Bofur opened the little book and smiled down at the curling designs with their friendly motifs of flowers, leaves and vegetables. “Who knows? Perhaps Hobbit stitching will become the new exotic fashion. You could start a trend!”

“I fervently hope my trend-setting days are done, thank you very much,” said Bilbo dryly.

I love how Bilbo knows well enough to tell them to not throw away the notes just because they came from Elvish healing texts. He knows them all so well. And Dori and Ori’s presents are perfect for them both. Granted, dwarves seem to favor geometric shapes and designs, but hobbit stitching would be exotic and a new challenge for Dori to master.

“Now, this is for Nori, from one Burglar to another.”

Bombur’s forehead creased as he took in the candlesticks, the cheese-knife and the little silver gravy-boat. “What’s this?”

Bilbo rubbed a hand through his hair and smiled a trifle wickedly. “I discovered after I got back that it wasn’t only my frightful relatives who were a little too free with my belongings. A certain light-fingered chap had made off with a few small things on the night of the party. I thought he might like the rest of the set, with my compliments.”

Nori’s going to be so irritable! But he’ll also be a bit proud, probably. Bilbo learned his lessons well, he knew when Nori stole versus when Lobelia did.

“Did he faint?” asked Bombur, leaning forward eagerly.

A wheezing little sound of glee came from under Bofur’s hat.

Bilbo paused, and then he sighed. “Yes.”

This is one of my favorite bits in this chapter. Conkers is a bit higher on the list, but this? Especially Bilbo’s little 'nope’ and them all laughing again? I laugh every time I read it.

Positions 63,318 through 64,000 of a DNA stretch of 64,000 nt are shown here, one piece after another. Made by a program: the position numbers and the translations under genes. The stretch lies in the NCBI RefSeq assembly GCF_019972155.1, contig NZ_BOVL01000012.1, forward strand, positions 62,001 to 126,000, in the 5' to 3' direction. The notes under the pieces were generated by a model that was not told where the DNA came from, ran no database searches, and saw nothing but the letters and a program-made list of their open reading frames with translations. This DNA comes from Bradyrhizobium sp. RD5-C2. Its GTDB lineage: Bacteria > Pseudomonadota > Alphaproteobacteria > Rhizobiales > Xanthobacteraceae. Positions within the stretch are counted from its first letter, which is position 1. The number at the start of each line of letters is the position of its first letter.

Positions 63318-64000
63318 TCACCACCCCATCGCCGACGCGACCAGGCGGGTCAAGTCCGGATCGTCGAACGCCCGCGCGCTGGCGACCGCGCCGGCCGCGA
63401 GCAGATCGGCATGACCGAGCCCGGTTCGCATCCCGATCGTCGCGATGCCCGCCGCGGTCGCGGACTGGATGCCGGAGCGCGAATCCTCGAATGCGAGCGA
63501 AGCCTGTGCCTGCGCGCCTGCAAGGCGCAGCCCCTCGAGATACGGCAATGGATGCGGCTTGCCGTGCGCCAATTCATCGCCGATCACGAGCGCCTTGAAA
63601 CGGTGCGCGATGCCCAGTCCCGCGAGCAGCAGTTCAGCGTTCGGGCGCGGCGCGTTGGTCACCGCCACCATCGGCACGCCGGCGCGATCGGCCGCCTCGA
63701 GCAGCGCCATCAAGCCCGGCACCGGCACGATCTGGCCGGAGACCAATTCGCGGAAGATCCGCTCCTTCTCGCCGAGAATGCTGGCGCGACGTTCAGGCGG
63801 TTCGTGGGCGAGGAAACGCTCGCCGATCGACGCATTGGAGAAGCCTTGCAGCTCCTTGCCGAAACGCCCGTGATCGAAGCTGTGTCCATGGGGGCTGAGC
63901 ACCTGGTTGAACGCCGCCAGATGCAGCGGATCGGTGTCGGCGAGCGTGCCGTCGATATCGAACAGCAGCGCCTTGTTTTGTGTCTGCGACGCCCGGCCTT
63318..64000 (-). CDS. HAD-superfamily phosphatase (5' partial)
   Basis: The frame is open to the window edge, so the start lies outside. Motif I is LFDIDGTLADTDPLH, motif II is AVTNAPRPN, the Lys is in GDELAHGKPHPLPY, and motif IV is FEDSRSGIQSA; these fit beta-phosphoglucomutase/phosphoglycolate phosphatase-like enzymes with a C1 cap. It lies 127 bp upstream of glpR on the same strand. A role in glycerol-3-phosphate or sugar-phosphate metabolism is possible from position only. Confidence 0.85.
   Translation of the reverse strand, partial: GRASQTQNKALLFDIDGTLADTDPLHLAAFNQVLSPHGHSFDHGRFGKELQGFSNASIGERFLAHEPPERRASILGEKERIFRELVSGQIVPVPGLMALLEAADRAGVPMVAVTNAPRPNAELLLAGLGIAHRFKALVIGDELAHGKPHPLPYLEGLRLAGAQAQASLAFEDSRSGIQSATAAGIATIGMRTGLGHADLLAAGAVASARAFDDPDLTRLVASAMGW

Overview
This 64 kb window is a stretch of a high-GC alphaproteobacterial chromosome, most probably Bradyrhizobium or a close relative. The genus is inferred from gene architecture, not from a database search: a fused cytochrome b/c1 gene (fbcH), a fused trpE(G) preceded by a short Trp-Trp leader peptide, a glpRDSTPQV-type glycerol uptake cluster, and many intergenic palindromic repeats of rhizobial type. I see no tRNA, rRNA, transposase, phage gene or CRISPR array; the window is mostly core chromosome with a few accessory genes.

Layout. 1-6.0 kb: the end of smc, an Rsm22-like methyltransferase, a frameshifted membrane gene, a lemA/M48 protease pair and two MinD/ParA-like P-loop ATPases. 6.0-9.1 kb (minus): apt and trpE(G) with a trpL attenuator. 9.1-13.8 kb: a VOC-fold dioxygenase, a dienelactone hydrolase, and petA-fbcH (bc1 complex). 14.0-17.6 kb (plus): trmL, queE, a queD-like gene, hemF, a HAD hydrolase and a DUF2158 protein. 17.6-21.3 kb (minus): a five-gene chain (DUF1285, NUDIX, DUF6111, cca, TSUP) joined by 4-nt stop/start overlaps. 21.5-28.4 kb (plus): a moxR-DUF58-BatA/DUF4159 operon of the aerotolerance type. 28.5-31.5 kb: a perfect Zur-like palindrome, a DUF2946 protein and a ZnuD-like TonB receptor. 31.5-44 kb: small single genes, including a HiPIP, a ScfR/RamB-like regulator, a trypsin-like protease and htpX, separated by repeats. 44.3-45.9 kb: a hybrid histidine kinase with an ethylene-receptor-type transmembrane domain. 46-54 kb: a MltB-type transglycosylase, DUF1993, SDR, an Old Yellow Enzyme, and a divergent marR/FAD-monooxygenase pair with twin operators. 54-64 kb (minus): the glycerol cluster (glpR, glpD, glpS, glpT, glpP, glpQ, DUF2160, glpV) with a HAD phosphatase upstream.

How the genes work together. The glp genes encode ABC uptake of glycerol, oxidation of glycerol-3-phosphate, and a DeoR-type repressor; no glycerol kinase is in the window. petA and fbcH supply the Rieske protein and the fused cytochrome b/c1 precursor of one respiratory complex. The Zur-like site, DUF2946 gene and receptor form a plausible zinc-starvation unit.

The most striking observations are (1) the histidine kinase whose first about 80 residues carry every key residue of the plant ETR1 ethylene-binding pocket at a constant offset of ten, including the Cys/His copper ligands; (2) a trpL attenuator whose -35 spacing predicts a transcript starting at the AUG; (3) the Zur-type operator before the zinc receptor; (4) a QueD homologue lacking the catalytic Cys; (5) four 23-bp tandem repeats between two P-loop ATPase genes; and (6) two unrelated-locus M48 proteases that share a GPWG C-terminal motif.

“An’ being Hobbit and all, it’d seem pretty special and out of the ordinary,” Bofur said, smoothing down his ruffled moustache. “Wonder if we could make a model Bag End?”

“Oh no. Oh, no, no, no, no, no! If I have an entire generation of Dwarves trooping through my house, I will hunt you down and sting the pair of you!” Bilbo said sternly.

Bombur closed his mouth with a snap, but Bofur looked entirely too innocent to be believed.

Bifur’s going to love his toy, but I wouldn’t trust Bofur’s innocent look. That’s probably the same look that he had when he told Dwalin that he wouldn’t make a Dwalin warrior toy.

“Traditional Hobbit weaponry,” Bilbo said, a gleam in his eye. “I in particular have some skill at it. If you must know.”

“No,” said Bofur in disbelief.

“Not…?” said Glóin.

“Conkers?” Thorin said, utterly incredulous.

Traditional hobbit weaponry at it’s finest. Although I always wondered why, in canon, Bilbo never told the dwarves how good at throwing and aiming hobbits are. They would’ve taught him to use a bow, probably, he might have taken to it faster than he took to the sword…again, I need to stop before I give myself more ideas.